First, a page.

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Today in Christian History
Death of Deusdedit, the sixth Archbishop of Canterbury.
Bishop Bonner has Robert Miles, Stephen Cotton, John Slade, Robert Dynes, William Pikes, and Stephen Wight burned at the stake. The case is especially notorious because the six had been guilty of no more than praying and reading the Bible while no longer considering themselves Catholics. Furthermore a note from Bonner "scribbled in haste" will later be found requesting permission (apparently from Cardinal Pole) to burn them at Brentford, Essex, where it can be done more quickly and quietly than at St. Paul's Cathedral, because imprisoning the six at his house has become an inconvenience.
Death of Richard Taverner, a Bible translator and reformer in England.
Death of Camillus de Lellis at Rome. After a wild life as a soldier, he underwent a conversion experience, served the sick, and founded the Agonizants, an order to care for the sick and minister to the dying.
The first annual conference of the Methodist Church in America convened at St.George's Church in Philadelphia, PA.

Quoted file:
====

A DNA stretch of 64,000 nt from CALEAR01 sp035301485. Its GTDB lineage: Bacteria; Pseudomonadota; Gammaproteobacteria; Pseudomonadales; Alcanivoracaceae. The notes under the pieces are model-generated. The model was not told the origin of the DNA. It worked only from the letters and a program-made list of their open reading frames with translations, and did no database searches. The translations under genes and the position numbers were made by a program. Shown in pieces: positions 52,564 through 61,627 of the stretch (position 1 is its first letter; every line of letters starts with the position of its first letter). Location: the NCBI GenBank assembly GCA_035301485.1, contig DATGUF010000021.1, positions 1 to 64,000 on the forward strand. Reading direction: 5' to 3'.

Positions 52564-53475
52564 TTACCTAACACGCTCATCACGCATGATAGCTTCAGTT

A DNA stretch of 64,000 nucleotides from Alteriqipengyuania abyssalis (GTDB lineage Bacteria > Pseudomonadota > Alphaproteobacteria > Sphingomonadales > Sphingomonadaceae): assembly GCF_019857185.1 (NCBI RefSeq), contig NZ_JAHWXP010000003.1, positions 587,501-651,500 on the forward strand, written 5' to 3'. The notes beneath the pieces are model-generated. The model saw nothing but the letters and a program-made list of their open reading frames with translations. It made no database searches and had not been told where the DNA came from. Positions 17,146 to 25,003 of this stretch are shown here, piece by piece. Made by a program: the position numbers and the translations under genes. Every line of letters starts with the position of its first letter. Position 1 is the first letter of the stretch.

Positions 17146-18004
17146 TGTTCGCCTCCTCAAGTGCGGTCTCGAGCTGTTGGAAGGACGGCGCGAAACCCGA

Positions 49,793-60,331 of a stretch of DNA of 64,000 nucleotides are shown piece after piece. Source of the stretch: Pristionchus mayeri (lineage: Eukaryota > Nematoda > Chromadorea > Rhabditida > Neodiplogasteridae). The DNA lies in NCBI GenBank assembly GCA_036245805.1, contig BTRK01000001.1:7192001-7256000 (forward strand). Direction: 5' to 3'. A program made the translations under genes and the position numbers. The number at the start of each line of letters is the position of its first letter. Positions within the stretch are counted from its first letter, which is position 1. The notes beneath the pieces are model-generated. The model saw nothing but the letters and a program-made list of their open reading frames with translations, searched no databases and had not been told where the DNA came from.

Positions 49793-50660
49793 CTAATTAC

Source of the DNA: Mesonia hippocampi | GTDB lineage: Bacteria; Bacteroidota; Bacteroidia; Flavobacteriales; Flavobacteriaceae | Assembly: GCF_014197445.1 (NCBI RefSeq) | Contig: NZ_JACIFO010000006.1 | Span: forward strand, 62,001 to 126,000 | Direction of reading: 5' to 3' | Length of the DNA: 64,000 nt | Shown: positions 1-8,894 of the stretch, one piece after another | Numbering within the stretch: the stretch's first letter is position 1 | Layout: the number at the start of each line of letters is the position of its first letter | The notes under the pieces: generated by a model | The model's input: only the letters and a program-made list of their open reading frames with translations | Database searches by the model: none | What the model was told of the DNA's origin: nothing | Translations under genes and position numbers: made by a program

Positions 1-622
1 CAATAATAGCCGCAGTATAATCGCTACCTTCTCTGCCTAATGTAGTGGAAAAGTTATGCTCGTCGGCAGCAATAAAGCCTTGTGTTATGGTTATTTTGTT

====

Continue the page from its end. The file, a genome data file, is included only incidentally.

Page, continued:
Samson Occom's wife finds him dead, having collapsed as he walked back to his house after writing an article in his study. Occom had been a notable evangelist among American Indians, a hymnwriter, and the principal fundraiser for the college which became Dartmouth University.
Birth of Anglican clergyman Matthew Bridges. In 1848 he converted to Catholicism,under the influence of the Oxford Movement in England. He is remembered today for authoringthe hymn, 'Crown Him with Many Crowns.'
Death of Nikodemos of the Holy Mountain, a champion of contemplative prayer and the co-compiler (with Macarius of Corinth) of the Philokalia (Love of the Good), an anthology of spiritual writings by monks from the desert fathers to Gregory Palamas.
Forty-seven-year-old Ting Ang, a trader in Fuchau, China, is baptized on this day, the first Methodist convert in China.
The Baptist Young People's Union held its first national convention in Detroit.The founding of the BYP Union was inspired by the earlier work of Francis E. Clark, aCongregational pastor who founded the first 'modern' youth fellowship in 1881.
© 1987-2020, William D. Blake. Portions used by permission of the author, from "Almanac of the Christian Church"